13 Things To Stop Buying in 2024


Whether you’re looking to save money, exploring minimalism, or just pursuing less in your life – these are 13 things to stop buying right now.

I’ve been actively practicing a more intentional, minimalistic approach to life for a few years now – but this year was the first year I applied it to my finances. Last December, I created a list of 10 things to stop buying and shared it on YouTube. To date, it’s my most popular video (linked below is “10 Things I’m Not Buying in 2023”).

Turns out that a lot of us are exploring financial minimalism. So this year, I’m sharing a new, updated list of 13 things to stop buying in 2024 – for me and you. Each item on this list of things to stop buying is a lesson I’ve learned the hard way, either from dealing with clutter or financial stress. This includes things to stop buying to save money, things to stop buying and start making, things to buy secondhand, and weak spots that I know are more common than just me.

You can scroll down to find the list of things to stop buying – or keep reading to hear more of my why and how simple living and financial minimalism have impacted my life.

Simple Living, Minimalism & Why I Buy Less

I love shopping. I’ve always loved shopping. I blame this largely on my small-town upbringing – I rarely got the chance to find things I actually loved, so now that I can find it all online (and have access to good malls), I never want to stop.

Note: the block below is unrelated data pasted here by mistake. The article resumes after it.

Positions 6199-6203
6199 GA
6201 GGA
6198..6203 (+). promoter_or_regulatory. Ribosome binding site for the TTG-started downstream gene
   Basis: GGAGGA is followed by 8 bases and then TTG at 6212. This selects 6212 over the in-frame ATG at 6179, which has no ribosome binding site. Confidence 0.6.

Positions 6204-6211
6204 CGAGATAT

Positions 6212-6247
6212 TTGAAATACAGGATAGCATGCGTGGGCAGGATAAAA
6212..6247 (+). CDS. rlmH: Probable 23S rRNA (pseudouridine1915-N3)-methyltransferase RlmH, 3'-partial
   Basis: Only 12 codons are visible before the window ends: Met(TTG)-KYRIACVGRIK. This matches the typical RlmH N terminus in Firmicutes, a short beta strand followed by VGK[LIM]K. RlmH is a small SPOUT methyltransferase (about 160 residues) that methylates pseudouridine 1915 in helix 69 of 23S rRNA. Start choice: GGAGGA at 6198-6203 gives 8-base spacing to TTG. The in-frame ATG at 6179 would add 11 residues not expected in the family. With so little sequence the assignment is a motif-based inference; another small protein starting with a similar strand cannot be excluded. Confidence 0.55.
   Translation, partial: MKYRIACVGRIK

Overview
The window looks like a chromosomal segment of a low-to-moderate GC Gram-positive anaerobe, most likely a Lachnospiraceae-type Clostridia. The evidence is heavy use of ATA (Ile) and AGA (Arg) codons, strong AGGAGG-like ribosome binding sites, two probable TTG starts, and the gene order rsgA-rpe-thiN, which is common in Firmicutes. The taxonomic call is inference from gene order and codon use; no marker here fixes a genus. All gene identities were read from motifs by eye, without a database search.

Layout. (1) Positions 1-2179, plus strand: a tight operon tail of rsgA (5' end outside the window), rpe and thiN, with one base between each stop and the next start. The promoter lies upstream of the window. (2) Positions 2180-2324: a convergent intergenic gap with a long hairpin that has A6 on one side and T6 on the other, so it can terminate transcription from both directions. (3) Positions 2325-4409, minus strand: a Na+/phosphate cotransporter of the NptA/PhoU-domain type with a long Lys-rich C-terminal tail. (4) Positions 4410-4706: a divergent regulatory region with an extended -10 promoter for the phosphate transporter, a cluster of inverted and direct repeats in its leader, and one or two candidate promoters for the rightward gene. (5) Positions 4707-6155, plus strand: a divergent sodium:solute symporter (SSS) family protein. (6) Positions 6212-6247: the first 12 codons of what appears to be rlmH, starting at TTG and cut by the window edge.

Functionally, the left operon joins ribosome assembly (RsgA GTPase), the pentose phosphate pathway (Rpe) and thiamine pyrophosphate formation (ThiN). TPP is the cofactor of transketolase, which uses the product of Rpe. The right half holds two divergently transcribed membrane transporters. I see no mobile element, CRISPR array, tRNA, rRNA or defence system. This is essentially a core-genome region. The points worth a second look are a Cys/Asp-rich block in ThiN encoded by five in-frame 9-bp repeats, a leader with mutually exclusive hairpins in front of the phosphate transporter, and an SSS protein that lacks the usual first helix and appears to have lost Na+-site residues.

But I’ve also spent the majority of my life in a constant state of stress. When I started taking this seriously, and actively working to reduce my mental load, do you know what I discovered the #1 biggest contributor was?



Things I didn’t need, use, or have time to enjoy were stuffed in drawers, taking up real estate on shelves, and slowly overwhelming me.

Since implementing a more minimalist approach, not only do I have less clutter, but I have so much more time. Simple living hasn’t stripped me of the things I enjoy. It’s made me appreciate them so much more. Life feels richer, more vibrant, and so much more fun now that I’m able to be present in it.

These things to stop buying may be exactly your list, or maybe yours looks different. The point of this is ultimately not about the things, but about prioritizing where your money, energy, and time go. You can’t have it all, do it all, or be it all. So invest in what matters, and save the rest just for that.

13 Things to Stop Buying in 2024

New Clothes

Hear me out on this, and take note that this first category is new clothes, not no clothes. This was on my list last year too – but between moving to a totally different climate and my body changing, I needed some different pieces.

Instead of buying new, however, I challenged myself to get everything secondhand. And I’m so glad I did. This year, I’ve found some of my favourite clothing pieces ever at thrift stores. Much of them are higher-quality than I could afford new, and there’s been almost nothing that I haven’t been able to find.